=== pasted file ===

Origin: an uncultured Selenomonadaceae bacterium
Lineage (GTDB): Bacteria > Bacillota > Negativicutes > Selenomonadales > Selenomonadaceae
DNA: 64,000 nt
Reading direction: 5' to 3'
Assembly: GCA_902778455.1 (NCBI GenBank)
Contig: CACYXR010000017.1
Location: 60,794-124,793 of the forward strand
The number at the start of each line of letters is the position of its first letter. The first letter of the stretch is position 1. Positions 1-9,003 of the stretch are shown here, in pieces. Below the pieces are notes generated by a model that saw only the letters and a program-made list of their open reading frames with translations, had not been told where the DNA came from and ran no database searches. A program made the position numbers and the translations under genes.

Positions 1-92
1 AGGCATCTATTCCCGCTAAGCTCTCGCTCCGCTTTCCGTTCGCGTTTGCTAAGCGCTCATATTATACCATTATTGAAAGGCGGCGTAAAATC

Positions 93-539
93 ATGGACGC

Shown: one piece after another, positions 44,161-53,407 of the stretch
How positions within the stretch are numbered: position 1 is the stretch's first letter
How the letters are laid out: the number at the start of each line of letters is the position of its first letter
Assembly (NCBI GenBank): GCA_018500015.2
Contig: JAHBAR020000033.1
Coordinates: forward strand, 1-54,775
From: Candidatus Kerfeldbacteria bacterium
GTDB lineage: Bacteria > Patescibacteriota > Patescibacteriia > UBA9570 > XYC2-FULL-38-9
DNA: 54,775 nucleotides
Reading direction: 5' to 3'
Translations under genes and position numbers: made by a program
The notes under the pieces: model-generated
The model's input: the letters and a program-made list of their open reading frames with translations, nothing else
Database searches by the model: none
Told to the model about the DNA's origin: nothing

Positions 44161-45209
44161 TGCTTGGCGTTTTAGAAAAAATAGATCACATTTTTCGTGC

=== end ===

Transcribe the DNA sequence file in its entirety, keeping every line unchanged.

Origin: an uncultured Selenomonadaceae bacterium
Lineage (GTDB): Bacteria > Bacillota > Negativicutes > Selenomonadales > Selenomonadaceae
DNA: 64,000 nt
Reading direction: 5' to 3'
Assembly: GCA_902778455.1 (NCBI GenBank)
Contig: CACYXR010000017.1
Location: 60,794-124,793 of the forward strand
The number at the start of each line of letters is the position of its first letter. The first letter of the stretch is position 1. Positions 1-9,003 of the stretch are shown here, in pieces. Below the pieces are notes generated by a model that saw only the letters and a program-made list of their open reading frames with translations, had not been told where the DNA came from and ran no database searches. A program made the position numbers and the translations under genes.

Positions 1-92
1 AGGCATCTATTCCCGCTAAGCTCTCGCTCCGCTTTCCGTTCGCGTTTGCTAAGCGCTCATATTATACCATTATTGAAAGGCGGCGTAAAATC

Positions 93-539
93 ATGGACGC

Shown: one piece after another, positions 44,161-53,407 of the stretch
How positions within the stretch are numbered: position 1 is the stretch's first letter
How the letters are laid out: the number at the start of each line of letters is the position of its first letter
Assembly (NCBI GenBank): GCA_018500015.2
Contig: JAHBAR020000033.1
Coordinates: forward strand, 1-54,775
From: Candidatus Kerfeldbacteria bacterium
GTDB lineage: Bacteria > Patescibacteriota > Patescibacteriia > UBA9570 > XYC2-FULL-38-9
DNA: 54,775 nucleotides
Reading direction: 5' to 3'
Translations under genes and position numbers: made by a program
The notes under the pieces: model-generated
The model's input: the letters and a program-made list of their open reading frames with translations, nothing else
Database searches by the model: none
Told to the model about the DNA's origin: nothing

Positions 44161-45209
44161 TGCTTGGCGTTTTAGAAAAAATAGATCACATTTTTCGTGC